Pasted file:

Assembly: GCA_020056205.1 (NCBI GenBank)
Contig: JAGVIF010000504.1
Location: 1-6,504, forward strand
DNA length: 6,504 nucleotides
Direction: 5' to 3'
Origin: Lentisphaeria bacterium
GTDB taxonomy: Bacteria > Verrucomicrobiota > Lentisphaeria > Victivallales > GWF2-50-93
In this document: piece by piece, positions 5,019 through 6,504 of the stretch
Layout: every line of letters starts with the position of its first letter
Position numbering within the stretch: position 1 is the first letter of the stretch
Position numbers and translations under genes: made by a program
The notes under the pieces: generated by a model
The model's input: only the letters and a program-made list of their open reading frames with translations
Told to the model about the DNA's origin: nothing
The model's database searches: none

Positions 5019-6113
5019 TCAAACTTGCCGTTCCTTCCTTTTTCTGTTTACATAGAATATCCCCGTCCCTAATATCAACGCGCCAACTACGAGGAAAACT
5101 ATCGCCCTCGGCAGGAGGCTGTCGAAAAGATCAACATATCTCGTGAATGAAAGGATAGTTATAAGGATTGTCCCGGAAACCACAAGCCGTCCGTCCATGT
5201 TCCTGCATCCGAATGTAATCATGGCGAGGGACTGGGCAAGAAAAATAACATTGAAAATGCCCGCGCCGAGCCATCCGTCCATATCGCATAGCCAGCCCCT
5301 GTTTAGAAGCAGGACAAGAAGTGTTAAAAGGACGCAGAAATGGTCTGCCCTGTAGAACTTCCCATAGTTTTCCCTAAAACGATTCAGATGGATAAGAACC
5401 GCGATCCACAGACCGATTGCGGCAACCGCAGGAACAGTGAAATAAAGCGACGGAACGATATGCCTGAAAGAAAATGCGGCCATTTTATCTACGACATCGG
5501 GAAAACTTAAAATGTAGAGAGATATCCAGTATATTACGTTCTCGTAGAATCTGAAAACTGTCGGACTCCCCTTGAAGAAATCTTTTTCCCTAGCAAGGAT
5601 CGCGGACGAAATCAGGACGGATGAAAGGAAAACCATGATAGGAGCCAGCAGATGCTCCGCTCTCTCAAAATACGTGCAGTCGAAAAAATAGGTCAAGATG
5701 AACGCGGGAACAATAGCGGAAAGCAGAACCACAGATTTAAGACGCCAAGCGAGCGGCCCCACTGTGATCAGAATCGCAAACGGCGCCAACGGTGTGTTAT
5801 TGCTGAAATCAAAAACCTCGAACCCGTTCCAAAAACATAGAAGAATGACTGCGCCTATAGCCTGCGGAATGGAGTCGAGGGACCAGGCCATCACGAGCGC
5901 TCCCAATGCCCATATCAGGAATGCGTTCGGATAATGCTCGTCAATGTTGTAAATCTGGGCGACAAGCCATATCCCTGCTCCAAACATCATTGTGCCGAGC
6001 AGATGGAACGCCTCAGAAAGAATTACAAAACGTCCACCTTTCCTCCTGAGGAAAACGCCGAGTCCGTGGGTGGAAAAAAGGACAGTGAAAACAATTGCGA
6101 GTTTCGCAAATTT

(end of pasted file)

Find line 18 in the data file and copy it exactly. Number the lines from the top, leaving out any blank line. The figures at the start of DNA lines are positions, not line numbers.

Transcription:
5101 ATCGCCCTCGGCAGGAGGCTGTCGAAAAGATCAACATATCTCGTGAATGAAAGGATAGTTATAAGGATTGTCCCGGAAACCACAAGCCGTCCGTCCATGT